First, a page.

Rebecca Solnit

2 posts

“You Have Spent Vast Amounts of Your Life as Someone Else…”

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In the final essay of her book, The Faraway Nearby, Rebecca Solnit proposes, sensibly enough, that we are not ourselves. The pronoun “I” is suspect, in other words, but for a reason most of us wouldn’t consider: stories.

I’ll let Solnit speak for herself with a few relevant paragraphs:

“Listen: you are not yourself, you are crowds of others, you are as leaky a vessel as was ever made, you have spent vast amounts of your life as someone else, as people who died long ago, as people who never lived, as strangers you never met. The usual I we are given has all the tidy containment of the kind of character the realist novel specialize in and none of the porousness of our every waking moment, the loose threads, the strange dreams, the forgetting and misremembering, the portions of a life lived through others’ stories, the incoherence and inconsistency, the pantheon of dei ex machina and the companionability of ghosts. There are other ways of telling.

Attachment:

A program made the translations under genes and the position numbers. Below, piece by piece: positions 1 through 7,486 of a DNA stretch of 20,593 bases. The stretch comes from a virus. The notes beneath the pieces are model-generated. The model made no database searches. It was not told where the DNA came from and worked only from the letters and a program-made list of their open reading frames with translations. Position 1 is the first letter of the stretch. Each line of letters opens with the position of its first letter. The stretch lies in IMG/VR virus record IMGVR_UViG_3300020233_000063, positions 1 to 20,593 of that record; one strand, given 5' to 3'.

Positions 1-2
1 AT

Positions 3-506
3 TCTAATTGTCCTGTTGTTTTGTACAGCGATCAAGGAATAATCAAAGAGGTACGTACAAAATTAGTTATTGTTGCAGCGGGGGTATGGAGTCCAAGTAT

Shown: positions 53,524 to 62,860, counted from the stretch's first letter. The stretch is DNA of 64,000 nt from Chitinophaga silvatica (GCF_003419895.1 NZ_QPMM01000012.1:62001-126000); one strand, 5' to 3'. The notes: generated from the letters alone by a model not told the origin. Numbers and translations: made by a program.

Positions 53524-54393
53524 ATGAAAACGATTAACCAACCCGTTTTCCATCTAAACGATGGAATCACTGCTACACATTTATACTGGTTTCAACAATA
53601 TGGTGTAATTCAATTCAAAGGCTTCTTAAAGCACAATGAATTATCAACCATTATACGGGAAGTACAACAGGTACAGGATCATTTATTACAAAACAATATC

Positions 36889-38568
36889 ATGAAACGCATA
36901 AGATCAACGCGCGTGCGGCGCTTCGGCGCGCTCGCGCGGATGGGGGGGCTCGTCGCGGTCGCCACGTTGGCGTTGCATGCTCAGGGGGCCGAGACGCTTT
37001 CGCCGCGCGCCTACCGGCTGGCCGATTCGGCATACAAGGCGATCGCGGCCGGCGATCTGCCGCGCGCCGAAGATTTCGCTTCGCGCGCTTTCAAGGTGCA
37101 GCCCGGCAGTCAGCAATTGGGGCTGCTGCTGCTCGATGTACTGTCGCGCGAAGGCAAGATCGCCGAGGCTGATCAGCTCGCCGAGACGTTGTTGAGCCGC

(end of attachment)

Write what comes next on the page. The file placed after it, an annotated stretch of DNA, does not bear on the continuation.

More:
“As I was approaching this chapter, I woke up in the middle of the night and thought something I should have written down at the time. The empty shell of it that washed up on the shores of morning was to the effect that sometimes an extraordinary or huge question comes along and we try to marry it off to a mediocre answer. The protagonists of fairy tales and fables embody questions about who we are, what we desire, how to live, and the endings are not the real answers. During the quest and crises of a fairy tale the protagonist is nobody, possessed only of the powers of determination, resourcefulness, and alliance, an unconventional estimation of what matters. Then at the end, the story breaks with its own principles and unleashes an avalanche of conventional stuff: palaces, riches, and revenge.